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Photo Credit: Alaina Driscoll
History of the James Blackstone Memorial LibraryThe James Blackstone Memorial Library was given to Branford by Timothy B. Blackstone in memory of his father, who was born in Branford in 1793.
Timothy Beach Blackstone, born in Branford in 1829, devoted a lifelong career to railroad service. Moving from New England to Illinois in 1851, he was associated with the Illinois Central, Joliet & Chicago, and, from 1864-1899 the Chicago & Alton Railroad as its president. He died in Chicago in 1900.
For three years the project was under construction and plans were made. In accordance with Mr. Blackstone's wishes, a special charter was obtained from the Connecticut Legislature, vesting control of the library in a self-perpetuating board of trustees consisting of six residents of Branford and the librarian of Yale University. The act of incorporation of the James Blackstone Memorial Library Association was approved by the governor on March 23, 1893, and construction began that year.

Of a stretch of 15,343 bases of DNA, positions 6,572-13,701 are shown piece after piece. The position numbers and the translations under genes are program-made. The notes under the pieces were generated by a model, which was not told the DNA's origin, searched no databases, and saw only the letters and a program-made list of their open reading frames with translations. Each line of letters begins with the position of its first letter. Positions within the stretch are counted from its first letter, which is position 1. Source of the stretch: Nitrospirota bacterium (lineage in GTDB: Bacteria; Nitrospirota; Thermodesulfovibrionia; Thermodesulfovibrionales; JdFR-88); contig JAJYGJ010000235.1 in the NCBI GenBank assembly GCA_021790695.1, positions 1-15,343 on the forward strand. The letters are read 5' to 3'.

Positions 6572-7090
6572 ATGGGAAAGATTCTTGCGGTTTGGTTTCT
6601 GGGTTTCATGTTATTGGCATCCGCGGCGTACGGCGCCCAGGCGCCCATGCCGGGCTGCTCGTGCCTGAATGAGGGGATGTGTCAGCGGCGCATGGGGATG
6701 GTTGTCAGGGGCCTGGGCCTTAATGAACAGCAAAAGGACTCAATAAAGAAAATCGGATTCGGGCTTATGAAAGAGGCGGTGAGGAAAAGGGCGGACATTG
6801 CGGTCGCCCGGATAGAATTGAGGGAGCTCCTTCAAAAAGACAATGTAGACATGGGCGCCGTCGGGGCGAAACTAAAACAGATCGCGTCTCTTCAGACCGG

Architect Solon S. Beman of Chicago, in making plans for the building, chose the Ionic columns in the portico, the marble doorways, and the egg and dart molding in evidence everywhere, which are taken from the Erechtheum on the Acropolis in Athens. For additional information on the building itself, read "Description of Branford Library Building" written by the architect and an article on the library's bronze doors.
The white marble used for the exterior of the building came from eastern Tennessee and is unusually durable. The pink and gray marble used in the interior also came from Tennessee.
The mural decorations in the dome were made by Oliver Dennett Grover. For additional information on the paintings, read "Description of the Paintings in the Dome" written by the artist.
Mr. Grover also painted the medallion portraits of Bryant, Emerson, Hawthorne, Longfellow, Whittier, Holmes, Lowell, and Stowe that are placed in the marble spandrels between the arches. The height of the dome from the main floor is 50 feet.
The building was completed in 1896 and is said to have cost about $300,000. Mr Blackstone also provided an endowment fund of $300,000. Mrs. Blackstone, who died in Chicago in 1928, left a bequest of $50,000. The library was dedicated on June 17, 1896, and the next day it was opened for use with a stock of 5,000 books.
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